19. 19. Principles Behind the AgileManifesto• Our highest priority is to satisfy the customer through early and continuous delivery of valuable software.• Welcome changing requirements, even late in development. Agile processes harness change for the customers competitive advantage
    20. 20. Principles Behind the AgileManifesto• Business people and developers must work together daily throughout the project.• Build projects around motivated individuals. Give them the environment and support they need, and trust them to get the job done.
    21. 21. Principles Behind the AgileManifesto• Continuous attention to technical excellence and good design enhances agility• At regular intervals, the team reflects on how to become more effective, then tunes and adjusts its behavior accordingly.
    22. 22. Agile Methodologies Source:
    23. 23. High level overview of ScrumWHAT IS SCRUM
    24. 24. What is Scrum
    25. 25. New Roles with Scrum• ScrumMaster • Owns the process • Removes impediments to the team• Product Manager • Manages the Team, providing vision and boundaries • Makes sure the team works well together • 1 product manager per team
    26. 26. The Developer Role with Scrum• Collaboration • Become an active participant in understanding product requirements. Can’t sit and wait to be told what to do • Talk to customers and users • Engage coworkers. Help solve problems. Stretch your boundaries.• SharePoint developers on a Scrum project need to be able to step outside their comfort zone and do what is necessary to help out the team. This could include: • Designing • Analyzing • Testing
    27. 27. SharePoint Developer TechnicalSkills• Eric White outlines a complete set of SharePoint developer building blocks in a two part series:• Sometimes helpful to separate skills into server-side and client-side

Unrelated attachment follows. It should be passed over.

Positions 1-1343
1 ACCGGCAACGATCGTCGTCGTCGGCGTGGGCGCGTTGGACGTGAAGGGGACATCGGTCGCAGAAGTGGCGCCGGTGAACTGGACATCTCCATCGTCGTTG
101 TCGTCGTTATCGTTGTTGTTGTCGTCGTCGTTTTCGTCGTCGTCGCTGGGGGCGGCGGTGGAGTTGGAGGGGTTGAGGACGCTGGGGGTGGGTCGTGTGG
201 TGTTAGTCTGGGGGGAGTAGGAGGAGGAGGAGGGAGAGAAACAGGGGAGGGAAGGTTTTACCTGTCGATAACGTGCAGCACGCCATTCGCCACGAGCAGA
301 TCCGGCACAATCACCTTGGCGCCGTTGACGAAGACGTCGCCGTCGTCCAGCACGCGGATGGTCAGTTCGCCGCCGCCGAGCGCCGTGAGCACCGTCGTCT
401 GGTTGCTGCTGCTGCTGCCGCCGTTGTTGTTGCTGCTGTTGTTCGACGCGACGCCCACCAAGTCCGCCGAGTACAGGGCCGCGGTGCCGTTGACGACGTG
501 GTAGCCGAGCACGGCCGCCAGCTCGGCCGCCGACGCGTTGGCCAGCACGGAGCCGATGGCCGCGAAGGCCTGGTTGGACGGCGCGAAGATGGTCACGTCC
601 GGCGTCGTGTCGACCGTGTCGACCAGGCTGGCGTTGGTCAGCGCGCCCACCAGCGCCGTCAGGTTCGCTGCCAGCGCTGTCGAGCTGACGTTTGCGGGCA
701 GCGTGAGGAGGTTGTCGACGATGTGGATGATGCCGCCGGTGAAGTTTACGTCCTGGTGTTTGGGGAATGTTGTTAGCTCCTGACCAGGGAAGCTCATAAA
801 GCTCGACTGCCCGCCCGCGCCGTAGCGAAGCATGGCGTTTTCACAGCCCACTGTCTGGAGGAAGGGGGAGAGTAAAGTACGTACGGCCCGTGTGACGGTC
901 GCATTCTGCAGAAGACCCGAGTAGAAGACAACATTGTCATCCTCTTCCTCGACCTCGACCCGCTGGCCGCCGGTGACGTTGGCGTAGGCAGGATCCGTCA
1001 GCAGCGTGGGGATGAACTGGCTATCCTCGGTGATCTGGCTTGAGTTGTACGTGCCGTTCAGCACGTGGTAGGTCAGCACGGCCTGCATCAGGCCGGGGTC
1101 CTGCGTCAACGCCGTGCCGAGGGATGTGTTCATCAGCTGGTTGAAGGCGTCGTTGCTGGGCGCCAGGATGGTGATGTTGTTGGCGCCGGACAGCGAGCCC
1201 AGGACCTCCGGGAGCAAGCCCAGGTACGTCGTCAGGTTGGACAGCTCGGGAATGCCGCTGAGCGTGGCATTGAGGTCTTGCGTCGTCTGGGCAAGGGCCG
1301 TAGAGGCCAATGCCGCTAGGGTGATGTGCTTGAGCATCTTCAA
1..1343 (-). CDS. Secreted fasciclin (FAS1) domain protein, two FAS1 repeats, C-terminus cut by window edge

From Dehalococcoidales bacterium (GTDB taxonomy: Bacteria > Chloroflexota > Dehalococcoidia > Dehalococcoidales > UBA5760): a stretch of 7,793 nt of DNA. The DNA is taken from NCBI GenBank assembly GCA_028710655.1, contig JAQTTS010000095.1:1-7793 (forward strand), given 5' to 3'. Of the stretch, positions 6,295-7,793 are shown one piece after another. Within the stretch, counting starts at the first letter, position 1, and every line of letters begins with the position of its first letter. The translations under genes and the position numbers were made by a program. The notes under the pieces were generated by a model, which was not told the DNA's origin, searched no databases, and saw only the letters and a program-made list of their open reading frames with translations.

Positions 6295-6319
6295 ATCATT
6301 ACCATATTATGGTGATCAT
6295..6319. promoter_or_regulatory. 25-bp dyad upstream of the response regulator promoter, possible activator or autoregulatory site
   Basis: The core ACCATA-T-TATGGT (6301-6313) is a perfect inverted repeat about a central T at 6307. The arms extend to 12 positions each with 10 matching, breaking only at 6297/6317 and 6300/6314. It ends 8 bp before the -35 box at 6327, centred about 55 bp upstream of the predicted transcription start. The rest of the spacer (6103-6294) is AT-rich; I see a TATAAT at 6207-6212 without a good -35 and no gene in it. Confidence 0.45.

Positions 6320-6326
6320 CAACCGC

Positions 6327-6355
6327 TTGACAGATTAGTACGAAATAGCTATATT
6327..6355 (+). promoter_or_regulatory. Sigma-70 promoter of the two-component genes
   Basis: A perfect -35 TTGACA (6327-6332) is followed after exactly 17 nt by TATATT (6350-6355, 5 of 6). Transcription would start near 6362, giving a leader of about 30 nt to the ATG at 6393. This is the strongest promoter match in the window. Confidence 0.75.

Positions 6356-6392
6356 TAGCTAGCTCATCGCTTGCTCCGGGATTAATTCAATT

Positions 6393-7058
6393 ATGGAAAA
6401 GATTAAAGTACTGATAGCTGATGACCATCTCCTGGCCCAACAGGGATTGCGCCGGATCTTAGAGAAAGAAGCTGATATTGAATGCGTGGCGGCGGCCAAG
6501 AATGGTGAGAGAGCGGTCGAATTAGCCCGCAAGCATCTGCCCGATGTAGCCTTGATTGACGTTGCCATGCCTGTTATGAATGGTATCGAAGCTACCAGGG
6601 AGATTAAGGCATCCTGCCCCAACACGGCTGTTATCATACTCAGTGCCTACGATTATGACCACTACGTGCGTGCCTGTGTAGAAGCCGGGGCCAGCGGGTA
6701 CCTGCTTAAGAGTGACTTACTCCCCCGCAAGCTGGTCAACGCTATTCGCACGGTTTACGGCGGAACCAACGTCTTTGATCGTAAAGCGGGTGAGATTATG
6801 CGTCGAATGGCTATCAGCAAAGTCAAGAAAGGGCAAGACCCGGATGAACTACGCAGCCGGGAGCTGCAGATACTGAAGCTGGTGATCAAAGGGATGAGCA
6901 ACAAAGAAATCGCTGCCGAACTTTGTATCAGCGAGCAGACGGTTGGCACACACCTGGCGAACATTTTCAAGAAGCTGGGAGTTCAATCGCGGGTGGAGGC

28. 28. How to bring Agile to your organizationHOW TO IMPLEMENT AGILE
    29. 29. How to Implement Agile• Get buy-in from management, team members, and most importantly, client and users• Successful adoption of an agile approach does not necessarily just mean selecting an individual method• Do what suits your company’s culture, individual skillsets and talents
    30. 30. Meetings and Planning• Iteration Planning • Iteration is time boxed – usually 1 to 3 months • Iteration planning can be a single meeting or a series of meetings. Whatever it takes to create and prioritize the product backlog • Prioritizing features and bugs is key• Sprint Planning • Sprint is time boxed – usually 2 to 4 weeks • Sprint planning meeting is 1 to 2 hours depending on the length of the sprint and the size of the team • Creating and prioritizing tasks is key
    31. 31. Create a Product Backlog• A product backlog consists primarily of: • Features – typically in the form of user stories • Bugs
    32. 32. Create a Sprint Backlog• A sprint backlog consists primarily of developer tasks associated with a feature or a bug
    33. 33. The Burndown
    34. 34. Meetings and Planning• Sprint Review • Demo the features completed • Gather feedback • Adjust product backlog (if necessary)
    35. 35. A brief summary of some available toolsAGILE TOOLS
    36. 36. Agile Tools• Microsoft Visual Studio Scrum 1.0• Microsoft Visual Studio Scrum 1.0 Videos 0-videos.aspx
    37. 37. Agile Tools• 21 Scrum
    38. 38. Additional Resources• Mike Cohn • Succeeding with Agile–Software Development Using Scrum •• Ken Schwaber • Agile Software Development with Scrum •• •